State warns of fake COVID-19 home tests amid growing demand

(WXYZ) – Michigan Attorney General Dana Nessel is issuing new warnings about fake COVID-19 home testing amid an increase in COVID-19 cases and an increase in demand for testing.

The Better Business Bureau and the Federal Trade Commission have issued warnings about fraudulent testing, and the GA’s office reiterates its warning about products that are counterfeit or never arrive.

“As the pandemic continues to plague our country, the bad actors are finding new ways to capitalize on our current reality,” Nessel said in a statement. “Right now there is a huge demand for home COVID-19 testing, so it is important to understand that there will be attempts to capitalize on this demand. The best way to combat criminal attempts to scam consumers is to educate yourself on the latest scams.

She said her office was seeing an increase in calls and complaints about home testing issues. They are currently being revised.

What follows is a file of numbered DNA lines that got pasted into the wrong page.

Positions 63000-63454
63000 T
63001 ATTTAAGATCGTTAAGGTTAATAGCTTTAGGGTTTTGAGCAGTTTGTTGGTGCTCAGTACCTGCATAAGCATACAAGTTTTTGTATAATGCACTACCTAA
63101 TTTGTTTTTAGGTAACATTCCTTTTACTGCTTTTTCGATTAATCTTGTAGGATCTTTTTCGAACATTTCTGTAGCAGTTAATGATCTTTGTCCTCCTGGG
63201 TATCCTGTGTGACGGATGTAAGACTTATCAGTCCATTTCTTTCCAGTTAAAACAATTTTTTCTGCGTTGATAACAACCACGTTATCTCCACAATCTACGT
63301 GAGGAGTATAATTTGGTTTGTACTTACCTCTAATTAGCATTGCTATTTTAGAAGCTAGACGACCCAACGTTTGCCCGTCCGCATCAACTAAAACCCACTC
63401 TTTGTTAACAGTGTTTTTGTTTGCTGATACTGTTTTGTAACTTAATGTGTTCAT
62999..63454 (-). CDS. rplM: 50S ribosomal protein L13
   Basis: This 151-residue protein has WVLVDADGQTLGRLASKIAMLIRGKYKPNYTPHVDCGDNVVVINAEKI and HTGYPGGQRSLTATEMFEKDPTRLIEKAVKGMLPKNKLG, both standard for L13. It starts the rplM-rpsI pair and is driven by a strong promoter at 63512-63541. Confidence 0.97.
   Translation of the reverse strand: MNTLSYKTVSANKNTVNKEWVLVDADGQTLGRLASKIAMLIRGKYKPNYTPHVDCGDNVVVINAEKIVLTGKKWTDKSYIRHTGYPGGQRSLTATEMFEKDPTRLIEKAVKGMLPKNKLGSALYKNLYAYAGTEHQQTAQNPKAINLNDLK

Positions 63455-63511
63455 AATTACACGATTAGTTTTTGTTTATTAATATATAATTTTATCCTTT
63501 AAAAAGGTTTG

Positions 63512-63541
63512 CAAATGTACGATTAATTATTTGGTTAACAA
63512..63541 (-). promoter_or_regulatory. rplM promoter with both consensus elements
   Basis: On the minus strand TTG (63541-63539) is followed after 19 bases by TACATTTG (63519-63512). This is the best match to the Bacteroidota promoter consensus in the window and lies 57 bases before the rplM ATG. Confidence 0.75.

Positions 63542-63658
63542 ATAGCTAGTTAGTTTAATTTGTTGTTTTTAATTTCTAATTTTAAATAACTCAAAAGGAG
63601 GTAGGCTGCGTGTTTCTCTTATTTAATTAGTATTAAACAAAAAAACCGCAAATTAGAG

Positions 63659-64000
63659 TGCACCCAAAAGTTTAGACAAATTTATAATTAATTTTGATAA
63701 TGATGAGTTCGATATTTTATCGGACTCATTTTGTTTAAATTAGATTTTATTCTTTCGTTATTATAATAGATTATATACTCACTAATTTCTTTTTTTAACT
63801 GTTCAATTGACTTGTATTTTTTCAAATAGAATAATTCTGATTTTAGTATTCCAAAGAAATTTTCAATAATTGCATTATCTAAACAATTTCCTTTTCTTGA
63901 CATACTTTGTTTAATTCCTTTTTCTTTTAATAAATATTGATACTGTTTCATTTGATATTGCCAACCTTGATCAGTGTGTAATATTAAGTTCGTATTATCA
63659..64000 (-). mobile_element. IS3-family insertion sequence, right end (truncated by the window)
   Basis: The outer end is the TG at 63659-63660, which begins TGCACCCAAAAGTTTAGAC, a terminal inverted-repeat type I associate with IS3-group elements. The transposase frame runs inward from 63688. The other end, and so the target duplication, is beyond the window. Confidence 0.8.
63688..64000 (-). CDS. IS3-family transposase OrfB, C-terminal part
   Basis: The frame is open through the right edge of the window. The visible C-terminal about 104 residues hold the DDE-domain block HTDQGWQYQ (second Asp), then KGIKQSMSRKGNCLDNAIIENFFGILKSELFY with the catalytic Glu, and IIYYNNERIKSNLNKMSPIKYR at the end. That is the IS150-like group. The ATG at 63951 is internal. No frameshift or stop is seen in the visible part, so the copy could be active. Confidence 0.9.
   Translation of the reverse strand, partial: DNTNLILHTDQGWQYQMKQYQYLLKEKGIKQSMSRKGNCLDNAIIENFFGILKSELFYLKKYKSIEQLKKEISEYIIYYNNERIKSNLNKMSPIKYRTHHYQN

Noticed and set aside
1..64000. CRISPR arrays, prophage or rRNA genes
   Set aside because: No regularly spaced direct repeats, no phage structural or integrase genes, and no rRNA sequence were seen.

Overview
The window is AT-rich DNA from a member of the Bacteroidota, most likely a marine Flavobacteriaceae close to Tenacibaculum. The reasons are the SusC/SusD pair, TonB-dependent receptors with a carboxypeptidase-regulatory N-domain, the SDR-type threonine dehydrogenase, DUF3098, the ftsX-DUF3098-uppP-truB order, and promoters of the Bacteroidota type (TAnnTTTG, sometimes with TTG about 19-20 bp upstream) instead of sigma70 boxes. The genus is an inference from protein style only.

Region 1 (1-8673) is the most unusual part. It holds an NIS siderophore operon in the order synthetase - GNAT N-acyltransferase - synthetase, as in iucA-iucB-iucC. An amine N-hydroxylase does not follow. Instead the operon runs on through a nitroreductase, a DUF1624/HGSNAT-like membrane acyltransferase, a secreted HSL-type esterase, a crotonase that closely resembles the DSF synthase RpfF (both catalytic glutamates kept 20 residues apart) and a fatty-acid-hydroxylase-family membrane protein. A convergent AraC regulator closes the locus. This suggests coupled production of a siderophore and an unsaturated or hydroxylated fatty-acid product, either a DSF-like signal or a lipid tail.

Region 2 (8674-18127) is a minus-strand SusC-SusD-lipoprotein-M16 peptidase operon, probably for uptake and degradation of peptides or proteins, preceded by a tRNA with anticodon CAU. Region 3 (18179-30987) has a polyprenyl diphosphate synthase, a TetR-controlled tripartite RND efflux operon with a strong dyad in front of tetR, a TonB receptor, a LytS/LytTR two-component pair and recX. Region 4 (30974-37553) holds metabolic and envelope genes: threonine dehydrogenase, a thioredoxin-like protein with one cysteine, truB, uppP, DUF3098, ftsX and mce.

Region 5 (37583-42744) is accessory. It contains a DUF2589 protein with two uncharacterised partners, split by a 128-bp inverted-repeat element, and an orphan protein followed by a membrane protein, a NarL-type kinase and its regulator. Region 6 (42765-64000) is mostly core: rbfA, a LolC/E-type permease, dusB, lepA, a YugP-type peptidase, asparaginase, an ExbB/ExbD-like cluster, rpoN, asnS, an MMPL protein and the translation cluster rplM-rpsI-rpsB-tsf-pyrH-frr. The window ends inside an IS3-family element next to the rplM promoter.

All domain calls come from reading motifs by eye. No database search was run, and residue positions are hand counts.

The FTC has these tips if you buy COVID-19 home test kits and other items online.

Remember the following tips from the FTC if you buy COVID test kits and related items online:

  • Make sure the test you buy is FDA cleared. Check the FDA’s lists of antigenic diagnostic tests and molecular diagnostic tests before you buy to find tests approved for home use. (EUA is “emergency use authorization”.)
  • Consult with a seller before you buy, especially if you are buying from a site you are unfamiliar with. Search online for the name of the website, company, or seller, and words like “scam,” “claim”, or “review.”
  • Compare online reviews from a wide variety of websites. You can get a good idea of ​​a business, product, or service by reading user reviews on various retail or shopping comparison sites. Think about the source of the review. Ask yourself: where did this review come from? Does it come from an expert organization or from specific clients?
  • Pay by credit card. If you are charged for an order you never received, or for a product that is not as advertised, contact your credit card company and dispute the charge.

Additional information and resources on the coronavirus:

See a global coronavirus tracker with data from Johns Hopkins University.

See full coverage on our Continuous cover page of the coronavirus.


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